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BURBANK, California — When your first movie is “The 40-Year-Old Virgin,” you’re doing pretty well for yourself. When you follow that with “Knocked Up,” you’re on one helluva hot streak. And when you spend your spare moments between those films producing “Pineapple Express” and “Superbad” and launching the careers of everyone from [url id=”http://www.mtv.com/movies/person/262582/personmain.jhtml”]Seth Rogen[/url] to Jonah Hill to Paul Rudd you’re, well, [url id=”http://www.mtv.com/movies/person/156614/personmain.jhtml”]Judd Apatow[/url].
Needless to say, all of Hollywood is waiting for July’s [url id=”http://www.mtv.com/movies/movie/383434/moviemain.jhtml”]”Funny People,”[/url] the third Apatow directorial effort, which stars [url id=”http://www.mtv.com/movies/person/55545/personmain.jhtml”]Adam Sandler[/url], Rogen, Hill and Eric Bana.
“I decided I wanted to make a movie about how hard it is to learn the lessons that are presented to you when you’re ill,” Apatow told MTV News. “This movie is about a very famous comedian who has a hard time getting wisdom from this situation and that’s where the comedy comes from.
“It’s a demented ‘Tuesdays with Morrie,’ if Morrie learned nothing,” he added with his characteristic laugh.
When we visited the set of the upcoming film, we found Rogen and Sandler confronting their nervousness over playing comedians.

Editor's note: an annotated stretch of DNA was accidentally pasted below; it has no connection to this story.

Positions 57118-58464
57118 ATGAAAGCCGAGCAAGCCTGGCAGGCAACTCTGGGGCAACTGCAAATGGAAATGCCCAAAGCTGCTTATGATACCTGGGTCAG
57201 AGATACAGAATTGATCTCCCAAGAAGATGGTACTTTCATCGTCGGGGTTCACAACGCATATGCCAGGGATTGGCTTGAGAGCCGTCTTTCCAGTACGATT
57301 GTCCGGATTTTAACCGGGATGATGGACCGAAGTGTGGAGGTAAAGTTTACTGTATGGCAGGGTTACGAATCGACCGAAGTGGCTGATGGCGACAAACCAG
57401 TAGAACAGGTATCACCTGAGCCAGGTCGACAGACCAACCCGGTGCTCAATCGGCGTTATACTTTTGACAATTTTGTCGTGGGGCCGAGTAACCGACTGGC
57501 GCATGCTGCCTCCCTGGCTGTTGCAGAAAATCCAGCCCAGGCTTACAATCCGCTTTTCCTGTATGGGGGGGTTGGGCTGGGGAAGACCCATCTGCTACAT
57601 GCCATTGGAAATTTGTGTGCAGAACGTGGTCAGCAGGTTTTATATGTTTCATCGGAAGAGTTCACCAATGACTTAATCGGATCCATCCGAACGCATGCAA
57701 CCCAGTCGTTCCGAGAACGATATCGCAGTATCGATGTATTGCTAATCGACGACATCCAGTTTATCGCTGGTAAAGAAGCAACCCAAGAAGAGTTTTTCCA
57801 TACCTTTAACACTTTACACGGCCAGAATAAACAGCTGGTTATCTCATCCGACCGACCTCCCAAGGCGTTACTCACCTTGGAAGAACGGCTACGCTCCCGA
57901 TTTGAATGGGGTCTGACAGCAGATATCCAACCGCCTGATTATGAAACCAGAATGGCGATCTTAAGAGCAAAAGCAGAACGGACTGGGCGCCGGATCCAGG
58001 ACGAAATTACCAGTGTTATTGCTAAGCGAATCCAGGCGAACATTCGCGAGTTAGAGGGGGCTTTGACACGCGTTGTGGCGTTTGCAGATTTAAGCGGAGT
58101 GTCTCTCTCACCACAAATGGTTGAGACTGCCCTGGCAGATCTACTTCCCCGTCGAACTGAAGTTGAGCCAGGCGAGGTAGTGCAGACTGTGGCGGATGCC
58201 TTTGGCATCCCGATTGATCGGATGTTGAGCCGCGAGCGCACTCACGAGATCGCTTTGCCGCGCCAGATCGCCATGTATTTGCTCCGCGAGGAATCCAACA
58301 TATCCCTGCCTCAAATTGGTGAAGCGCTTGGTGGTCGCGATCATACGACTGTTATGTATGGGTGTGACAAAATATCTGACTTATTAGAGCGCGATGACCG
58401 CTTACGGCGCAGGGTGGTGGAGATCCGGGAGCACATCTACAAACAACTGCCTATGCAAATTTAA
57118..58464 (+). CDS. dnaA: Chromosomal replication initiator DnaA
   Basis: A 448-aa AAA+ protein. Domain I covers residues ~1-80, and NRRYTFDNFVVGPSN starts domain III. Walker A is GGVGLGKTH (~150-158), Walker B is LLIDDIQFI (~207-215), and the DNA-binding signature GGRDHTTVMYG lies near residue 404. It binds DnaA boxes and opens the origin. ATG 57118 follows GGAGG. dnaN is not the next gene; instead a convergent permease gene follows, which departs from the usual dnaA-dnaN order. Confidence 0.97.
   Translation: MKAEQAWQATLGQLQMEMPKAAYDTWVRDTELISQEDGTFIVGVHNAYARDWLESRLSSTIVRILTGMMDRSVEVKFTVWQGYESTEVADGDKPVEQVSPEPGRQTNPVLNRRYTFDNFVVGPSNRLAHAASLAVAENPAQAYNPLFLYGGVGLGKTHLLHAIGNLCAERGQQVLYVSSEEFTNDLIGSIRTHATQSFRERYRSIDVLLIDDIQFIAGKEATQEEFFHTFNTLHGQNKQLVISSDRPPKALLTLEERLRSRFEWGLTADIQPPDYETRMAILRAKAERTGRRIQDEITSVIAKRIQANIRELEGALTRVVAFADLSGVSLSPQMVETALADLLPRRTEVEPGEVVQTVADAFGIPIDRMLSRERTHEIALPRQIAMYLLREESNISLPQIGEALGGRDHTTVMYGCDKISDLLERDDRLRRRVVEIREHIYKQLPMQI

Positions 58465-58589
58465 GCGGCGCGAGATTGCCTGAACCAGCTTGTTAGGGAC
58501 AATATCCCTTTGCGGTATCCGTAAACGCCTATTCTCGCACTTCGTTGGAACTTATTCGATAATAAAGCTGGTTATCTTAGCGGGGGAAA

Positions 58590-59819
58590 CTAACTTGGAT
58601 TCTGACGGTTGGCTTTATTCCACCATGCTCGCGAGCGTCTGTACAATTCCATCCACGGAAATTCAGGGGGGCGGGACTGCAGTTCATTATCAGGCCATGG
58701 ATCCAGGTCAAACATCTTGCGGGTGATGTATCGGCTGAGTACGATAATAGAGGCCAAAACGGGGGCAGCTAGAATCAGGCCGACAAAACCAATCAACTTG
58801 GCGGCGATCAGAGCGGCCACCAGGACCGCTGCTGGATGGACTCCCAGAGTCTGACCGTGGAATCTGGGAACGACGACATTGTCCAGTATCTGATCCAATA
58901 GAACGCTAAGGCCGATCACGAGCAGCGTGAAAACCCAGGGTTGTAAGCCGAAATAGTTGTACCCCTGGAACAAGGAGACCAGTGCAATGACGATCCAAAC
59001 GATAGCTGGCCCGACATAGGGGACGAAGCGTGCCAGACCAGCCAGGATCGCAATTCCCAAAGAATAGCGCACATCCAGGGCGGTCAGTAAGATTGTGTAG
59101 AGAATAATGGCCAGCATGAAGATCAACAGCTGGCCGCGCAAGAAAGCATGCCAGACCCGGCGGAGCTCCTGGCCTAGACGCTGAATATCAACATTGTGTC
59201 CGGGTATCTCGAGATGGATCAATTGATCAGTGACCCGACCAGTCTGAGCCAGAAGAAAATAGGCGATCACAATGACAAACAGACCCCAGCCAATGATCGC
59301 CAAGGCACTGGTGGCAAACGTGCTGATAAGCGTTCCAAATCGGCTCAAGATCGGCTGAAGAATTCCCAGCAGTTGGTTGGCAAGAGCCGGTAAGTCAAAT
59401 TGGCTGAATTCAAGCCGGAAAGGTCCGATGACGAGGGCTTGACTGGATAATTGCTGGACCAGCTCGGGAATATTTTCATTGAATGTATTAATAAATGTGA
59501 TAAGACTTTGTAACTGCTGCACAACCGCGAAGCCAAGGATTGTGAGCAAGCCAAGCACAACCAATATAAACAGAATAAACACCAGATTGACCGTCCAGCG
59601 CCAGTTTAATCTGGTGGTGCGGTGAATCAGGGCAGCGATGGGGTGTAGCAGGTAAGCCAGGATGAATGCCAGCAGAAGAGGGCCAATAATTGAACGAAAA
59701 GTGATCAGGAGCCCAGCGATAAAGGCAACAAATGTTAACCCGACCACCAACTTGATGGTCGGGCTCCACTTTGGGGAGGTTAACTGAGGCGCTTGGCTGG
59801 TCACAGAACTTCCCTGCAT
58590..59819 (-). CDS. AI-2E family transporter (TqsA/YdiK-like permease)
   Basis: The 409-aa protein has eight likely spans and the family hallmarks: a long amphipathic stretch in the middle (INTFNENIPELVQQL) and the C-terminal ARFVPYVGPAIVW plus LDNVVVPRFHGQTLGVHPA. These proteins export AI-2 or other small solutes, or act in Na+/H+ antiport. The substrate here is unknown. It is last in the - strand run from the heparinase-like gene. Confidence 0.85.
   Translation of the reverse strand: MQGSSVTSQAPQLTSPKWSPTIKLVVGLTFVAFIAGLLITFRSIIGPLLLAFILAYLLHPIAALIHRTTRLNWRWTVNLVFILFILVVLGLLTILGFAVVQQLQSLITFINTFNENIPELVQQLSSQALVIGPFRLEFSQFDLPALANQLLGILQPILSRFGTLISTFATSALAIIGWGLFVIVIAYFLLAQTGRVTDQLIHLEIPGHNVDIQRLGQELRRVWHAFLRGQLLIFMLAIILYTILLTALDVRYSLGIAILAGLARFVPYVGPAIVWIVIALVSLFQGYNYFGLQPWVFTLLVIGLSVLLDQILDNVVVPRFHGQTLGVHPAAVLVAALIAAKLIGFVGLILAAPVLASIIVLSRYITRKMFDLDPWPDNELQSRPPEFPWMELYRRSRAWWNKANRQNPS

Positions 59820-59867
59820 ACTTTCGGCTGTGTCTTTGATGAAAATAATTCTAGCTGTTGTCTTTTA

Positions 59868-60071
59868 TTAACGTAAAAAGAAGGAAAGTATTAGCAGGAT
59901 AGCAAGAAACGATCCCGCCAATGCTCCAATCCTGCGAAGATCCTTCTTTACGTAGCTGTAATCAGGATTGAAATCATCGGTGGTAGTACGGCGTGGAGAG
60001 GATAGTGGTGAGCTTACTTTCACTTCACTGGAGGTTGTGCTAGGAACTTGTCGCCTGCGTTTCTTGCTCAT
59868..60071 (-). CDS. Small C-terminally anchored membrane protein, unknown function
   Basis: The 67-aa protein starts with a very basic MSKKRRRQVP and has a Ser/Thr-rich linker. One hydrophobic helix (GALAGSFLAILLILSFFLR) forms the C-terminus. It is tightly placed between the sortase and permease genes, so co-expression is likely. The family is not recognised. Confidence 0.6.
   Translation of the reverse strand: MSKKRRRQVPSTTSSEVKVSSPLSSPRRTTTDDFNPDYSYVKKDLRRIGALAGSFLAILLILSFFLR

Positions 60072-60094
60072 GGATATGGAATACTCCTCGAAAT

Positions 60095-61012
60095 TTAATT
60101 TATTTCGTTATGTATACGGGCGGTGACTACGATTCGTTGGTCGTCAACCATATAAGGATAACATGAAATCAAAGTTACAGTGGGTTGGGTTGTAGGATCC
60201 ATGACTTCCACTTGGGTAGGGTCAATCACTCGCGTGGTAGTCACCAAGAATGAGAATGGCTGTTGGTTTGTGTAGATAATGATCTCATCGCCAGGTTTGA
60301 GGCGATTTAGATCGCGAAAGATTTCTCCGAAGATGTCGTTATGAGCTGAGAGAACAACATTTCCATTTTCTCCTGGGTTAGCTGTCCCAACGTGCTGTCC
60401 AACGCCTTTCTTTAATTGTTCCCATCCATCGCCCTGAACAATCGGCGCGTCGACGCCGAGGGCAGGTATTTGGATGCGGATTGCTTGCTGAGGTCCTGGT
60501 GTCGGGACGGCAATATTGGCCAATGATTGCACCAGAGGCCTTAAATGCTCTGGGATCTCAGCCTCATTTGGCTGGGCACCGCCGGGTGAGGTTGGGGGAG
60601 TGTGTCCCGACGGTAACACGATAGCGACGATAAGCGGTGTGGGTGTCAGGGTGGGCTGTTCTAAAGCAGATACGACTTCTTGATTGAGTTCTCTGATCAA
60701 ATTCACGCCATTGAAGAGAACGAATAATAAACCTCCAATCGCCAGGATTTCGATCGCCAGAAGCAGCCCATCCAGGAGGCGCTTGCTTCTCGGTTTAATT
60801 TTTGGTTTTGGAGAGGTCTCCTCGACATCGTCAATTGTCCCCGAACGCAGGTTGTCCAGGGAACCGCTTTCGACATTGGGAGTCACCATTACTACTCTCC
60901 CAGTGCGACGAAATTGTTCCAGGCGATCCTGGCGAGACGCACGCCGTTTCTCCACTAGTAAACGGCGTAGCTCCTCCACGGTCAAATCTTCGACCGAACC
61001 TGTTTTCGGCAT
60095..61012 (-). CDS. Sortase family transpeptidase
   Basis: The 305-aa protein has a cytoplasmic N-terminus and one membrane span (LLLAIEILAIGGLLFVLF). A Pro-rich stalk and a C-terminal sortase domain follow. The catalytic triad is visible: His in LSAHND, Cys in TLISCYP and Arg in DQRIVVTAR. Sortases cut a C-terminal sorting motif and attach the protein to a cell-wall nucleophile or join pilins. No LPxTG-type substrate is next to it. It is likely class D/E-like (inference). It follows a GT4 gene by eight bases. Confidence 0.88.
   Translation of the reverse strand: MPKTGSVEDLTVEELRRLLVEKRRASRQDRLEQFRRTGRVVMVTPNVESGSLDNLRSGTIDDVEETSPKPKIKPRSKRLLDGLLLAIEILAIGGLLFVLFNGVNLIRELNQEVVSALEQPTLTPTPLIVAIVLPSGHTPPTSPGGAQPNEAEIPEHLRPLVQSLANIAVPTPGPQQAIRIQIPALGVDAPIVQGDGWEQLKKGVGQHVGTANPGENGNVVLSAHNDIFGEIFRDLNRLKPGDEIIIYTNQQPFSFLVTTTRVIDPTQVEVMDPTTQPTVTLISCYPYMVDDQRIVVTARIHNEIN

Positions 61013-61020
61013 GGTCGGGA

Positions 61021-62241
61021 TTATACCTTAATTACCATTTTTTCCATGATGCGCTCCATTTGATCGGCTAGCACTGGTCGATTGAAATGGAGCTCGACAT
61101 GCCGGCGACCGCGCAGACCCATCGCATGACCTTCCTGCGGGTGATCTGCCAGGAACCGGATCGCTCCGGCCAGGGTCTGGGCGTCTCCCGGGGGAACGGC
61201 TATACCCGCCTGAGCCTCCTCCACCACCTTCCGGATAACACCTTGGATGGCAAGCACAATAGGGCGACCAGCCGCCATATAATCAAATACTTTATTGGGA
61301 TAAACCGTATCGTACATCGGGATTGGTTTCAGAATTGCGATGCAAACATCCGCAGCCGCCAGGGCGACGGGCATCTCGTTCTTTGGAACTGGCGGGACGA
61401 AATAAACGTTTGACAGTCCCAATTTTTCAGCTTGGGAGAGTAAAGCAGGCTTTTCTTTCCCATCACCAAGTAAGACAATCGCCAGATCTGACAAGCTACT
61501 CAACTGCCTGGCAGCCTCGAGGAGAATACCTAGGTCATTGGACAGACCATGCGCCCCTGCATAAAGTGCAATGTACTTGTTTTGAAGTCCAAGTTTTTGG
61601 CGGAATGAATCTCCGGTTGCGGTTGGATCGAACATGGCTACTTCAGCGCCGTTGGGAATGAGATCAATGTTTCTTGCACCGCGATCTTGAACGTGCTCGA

“I got a text last night from old Seth over here [and it read,] ‘Going to do stand up; wanna punch Judd in the face,’ ” laughed Sandler, who plays stand-up comedian/ actor George Simmons in the flick. The crew had assembled at a studio in Burbank to perform live in front of an audience for the cameras. “We all hate Judd for this; this is not something you want to do.”
“That’s literally what I texted you,” agreed Rogen, cast in the film as a rookie stand-up named Ira Wright. “It feels like we’re living out some sick, perverse fantasy of Judd’s, more than anything. [It’s like he’s saying:] ‘I’ll make a bunch of my friends go do stand-up comedy.’ ”
“His character is supposed to be starting out,” Sandler said of Rogen, who really did begin as a stand-up comedian but quit at age 18 to become an actor. “He starts off [bombing], and then by the middle of the set, he’s crushing harder than me. And I’m like, ‘Shhh, do the bad stuff!’ ”
“I’m a naive guy who’s not really a cutthroat competitive type — which can hurt you a lot [in stand-up comedy],” Rogen said. “Adam’s a horribly jaded, amazingly bitter and mean guy.”
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“My character gets sick, and he is a lonely guy. He doesn’t have many friends,” Sandler explained. “He’s a big star, but he made some enemies over the years and didn’t keep in contact with a lot of people. So he’s kind of a lonely dude — and then he sees this guy doing stand-up, and he thinks he’s a funny kid. He wants people to talk to while he’s going through a tragedy in his life, and so he befriends Ira over here.”
“I kind of become his employee/ emotional outlet,” Rogen grinned.
So can the actors still make each other laugh on set? “Old Seth Rogen gave me some [jokes] — he gives me a gag a day,” Sandler said. “He gives me better endings of my jokes every time.”
“We’re very method about it,” Rogen said. “You really are mean to me, and I write jokes for you.”
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Check out everything we’ve got on “Funny People.”
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